33. 33.

    Mancio-Silva, L., Lopez-Rubio, J. J., Claes, A. & Scherf, A. Sir2a regulates rDNA transcription and multiplication rate in the human malaria parasite Plasmodium falciparum. Nat. Commun. 4, 1530 (2013).

  34. 34.

    Zhang, M. et al. PK4, a eukaryotic initiation factor 2alpha(eIF2alpha) kinase, is essential for the development of the erythrocytic cycle of Plasmodium. Proc. Natl Acad. Sci. USA 109, 3956–3961 (2012).

  35. 35.

    Zhang, M. et al. The Plasmodium eukaryotic initiation factor-2alpha kinase IK2 controls the latency of sporozoites in the mosquito salivary glands. J. Exp. Med. 207, 1465–1474 (2010).

  36. 36.

    Babbitt, S. E. et al. Plasmodium falciparum responds to amino acid starvation by entering into a hibernatory state. Proc. Natl Acad. Sci. USA 109, E3278–E3287 (2012).

  37. 37.

    Bunnik, E. M. et al. Polysome profiling reveals translational control of gene expression in the human malaria parasite Plasmodium falciparum. Genome Biol. 14, R128 (2013).

  38. 38.

    Caro, F., Ahyong, V., Betegon, M. & DeRisi, J. L. Genome-wide regulatory dynamics of translation in the Plasmodium falciparum asexual blood stages. eLife 3, e04106 (2014).

  39. 39.

    Beilsten-Edmands, V. et al. eIF2 interactions with initiator tRNA and eIF2B are regulated by post-translational modifications and conformational dynamics. Cell Discov. 1, 15020 (2015).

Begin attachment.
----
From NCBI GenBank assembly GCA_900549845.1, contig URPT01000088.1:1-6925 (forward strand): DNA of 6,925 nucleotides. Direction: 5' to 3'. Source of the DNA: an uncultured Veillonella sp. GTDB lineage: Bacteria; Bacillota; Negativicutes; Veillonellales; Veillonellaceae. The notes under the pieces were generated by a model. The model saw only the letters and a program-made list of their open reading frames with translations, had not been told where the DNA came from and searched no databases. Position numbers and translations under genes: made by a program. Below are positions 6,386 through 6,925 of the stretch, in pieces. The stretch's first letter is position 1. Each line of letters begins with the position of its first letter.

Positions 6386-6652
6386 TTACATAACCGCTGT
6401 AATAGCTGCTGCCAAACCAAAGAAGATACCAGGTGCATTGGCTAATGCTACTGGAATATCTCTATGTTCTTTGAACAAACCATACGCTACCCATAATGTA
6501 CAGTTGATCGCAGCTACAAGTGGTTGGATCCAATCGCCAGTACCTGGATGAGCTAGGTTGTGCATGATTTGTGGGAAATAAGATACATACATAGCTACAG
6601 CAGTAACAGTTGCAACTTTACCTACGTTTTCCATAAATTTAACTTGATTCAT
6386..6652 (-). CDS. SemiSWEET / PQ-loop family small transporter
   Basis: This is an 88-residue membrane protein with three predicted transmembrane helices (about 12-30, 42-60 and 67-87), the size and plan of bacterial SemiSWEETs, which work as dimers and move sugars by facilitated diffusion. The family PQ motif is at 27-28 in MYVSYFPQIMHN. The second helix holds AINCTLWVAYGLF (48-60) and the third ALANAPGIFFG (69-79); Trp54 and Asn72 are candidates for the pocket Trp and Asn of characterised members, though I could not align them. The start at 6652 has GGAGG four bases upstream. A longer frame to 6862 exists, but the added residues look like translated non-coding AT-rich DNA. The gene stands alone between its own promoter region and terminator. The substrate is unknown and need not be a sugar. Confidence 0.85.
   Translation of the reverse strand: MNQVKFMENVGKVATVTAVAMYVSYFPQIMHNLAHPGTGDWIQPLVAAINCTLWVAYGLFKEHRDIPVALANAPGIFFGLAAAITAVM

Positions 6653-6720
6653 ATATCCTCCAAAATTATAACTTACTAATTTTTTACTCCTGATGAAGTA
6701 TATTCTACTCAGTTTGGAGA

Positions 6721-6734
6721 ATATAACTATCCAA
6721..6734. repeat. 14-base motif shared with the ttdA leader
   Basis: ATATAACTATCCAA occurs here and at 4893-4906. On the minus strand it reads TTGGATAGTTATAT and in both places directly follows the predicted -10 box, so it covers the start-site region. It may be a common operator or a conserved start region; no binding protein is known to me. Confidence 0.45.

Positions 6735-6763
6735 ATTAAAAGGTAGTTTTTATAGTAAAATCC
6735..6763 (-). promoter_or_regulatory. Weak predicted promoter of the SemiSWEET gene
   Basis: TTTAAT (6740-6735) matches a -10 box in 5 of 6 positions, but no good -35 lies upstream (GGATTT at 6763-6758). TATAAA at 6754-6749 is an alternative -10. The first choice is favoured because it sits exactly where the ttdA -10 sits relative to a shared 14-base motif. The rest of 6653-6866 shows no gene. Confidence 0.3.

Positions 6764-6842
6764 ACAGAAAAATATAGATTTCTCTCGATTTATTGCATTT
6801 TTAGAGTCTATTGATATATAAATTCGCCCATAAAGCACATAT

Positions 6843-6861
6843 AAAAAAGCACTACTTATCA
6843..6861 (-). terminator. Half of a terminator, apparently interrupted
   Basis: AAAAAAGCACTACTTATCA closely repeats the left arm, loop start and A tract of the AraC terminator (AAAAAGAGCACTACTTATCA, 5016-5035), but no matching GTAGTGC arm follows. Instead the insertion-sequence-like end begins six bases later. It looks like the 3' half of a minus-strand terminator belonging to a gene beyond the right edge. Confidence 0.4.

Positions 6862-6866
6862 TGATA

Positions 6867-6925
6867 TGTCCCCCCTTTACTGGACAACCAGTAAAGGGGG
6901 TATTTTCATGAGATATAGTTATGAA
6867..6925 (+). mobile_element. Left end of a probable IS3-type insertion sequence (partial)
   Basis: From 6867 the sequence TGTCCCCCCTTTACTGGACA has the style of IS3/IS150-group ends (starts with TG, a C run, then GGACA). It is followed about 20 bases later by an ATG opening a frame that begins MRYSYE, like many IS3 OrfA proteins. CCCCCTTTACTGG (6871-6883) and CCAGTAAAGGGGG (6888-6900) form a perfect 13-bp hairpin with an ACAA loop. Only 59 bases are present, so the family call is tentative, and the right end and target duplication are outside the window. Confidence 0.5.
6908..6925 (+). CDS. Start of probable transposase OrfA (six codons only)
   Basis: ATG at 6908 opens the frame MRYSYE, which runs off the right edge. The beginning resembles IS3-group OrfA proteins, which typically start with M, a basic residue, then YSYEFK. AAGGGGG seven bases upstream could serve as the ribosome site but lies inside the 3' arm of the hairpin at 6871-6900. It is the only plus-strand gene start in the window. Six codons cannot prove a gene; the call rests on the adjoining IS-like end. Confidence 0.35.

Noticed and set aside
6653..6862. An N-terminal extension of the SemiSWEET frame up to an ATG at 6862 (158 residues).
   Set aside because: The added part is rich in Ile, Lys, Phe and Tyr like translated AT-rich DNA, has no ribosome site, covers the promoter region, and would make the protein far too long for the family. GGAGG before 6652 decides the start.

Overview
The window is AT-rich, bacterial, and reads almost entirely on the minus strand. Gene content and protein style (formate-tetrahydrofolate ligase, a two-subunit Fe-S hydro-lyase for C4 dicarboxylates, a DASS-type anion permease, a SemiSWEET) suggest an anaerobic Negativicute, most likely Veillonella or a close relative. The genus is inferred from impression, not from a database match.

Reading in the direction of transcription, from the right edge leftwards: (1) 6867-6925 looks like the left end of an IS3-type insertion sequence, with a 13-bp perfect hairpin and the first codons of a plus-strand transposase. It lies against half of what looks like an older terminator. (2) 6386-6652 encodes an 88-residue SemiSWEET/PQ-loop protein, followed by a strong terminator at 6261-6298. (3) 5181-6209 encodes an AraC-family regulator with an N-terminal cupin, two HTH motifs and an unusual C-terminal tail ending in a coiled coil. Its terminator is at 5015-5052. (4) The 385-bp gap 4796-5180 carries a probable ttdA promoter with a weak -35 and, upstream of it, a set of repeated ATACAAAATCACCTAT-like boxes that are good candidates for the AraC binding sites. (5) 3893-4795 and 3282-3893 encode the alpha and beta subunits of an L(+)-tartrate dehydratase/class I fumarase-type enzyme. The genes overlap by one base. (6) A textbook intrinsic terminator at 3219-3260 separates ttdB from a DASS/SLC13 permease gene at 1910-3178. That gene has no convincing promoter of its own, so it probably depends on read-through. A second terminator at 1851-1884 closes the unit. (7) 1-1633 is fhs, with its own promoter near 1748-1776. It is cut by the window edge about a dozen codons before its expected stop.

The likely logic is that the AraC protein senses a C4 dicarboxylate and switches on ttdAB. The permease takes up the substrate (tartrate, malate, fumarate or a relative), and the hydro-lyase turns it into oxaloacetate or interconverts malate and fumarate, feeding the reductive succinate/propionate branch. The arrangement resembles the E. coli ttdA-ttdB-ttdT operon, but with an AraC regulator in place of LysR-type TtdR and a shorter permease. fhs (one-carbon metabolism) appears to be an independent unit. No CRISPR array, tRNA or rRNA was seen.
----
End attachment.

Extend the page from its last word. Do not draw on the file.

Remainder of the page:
40. 40.

    Greischar, M. A., Mideo, N., Read, A. F. & Bjornstad, O. N. Predicting optimal transmission investment in malaria parasites. Evolution 70, 1542–1558 (2016).

  41. 41.

    Mackinnon, M. J. & Read, A. F. Virulence in malaria: an evolutionary viewpoint. Phil. Trans. R. Soc. Lond. B 359, 965–986 (2004).

  42. 42.

    Mackinnon, M. J. & Read, A. F. Immunity promotes virulence evolution in a malaria model. PLoS Biol. 2, E230 (2004).

  43. 43.

    Mackinnon, M. J. & Marsh, K. The selection landscape of malaria parasites. Science 328, 866–871 (2010).

  44. 44.

    Greischar, M. A., Mideo, N., Read, A. F. & Bjornstad, O. N. Quantifying transmission investment in malaria parasites. PLoS Comput. Biol. 12, e1004718 (2016).

  45. 45.

    Buckling, A. G. L., Crooks, L. & Read, A. F. Plasmodium chabaudi: effect of antimalairal drugs on gametocytogenesis. Exp. Parasitol. 93, 45–54 (1999).

  46. 46.

    Reece, S. E., Duncan, A. B., West, S. A. & Read, A. F. Host cell preference and variable transmission strategies in malaria parasites. Proc. R. Soc. B 272, 511–517 (2005).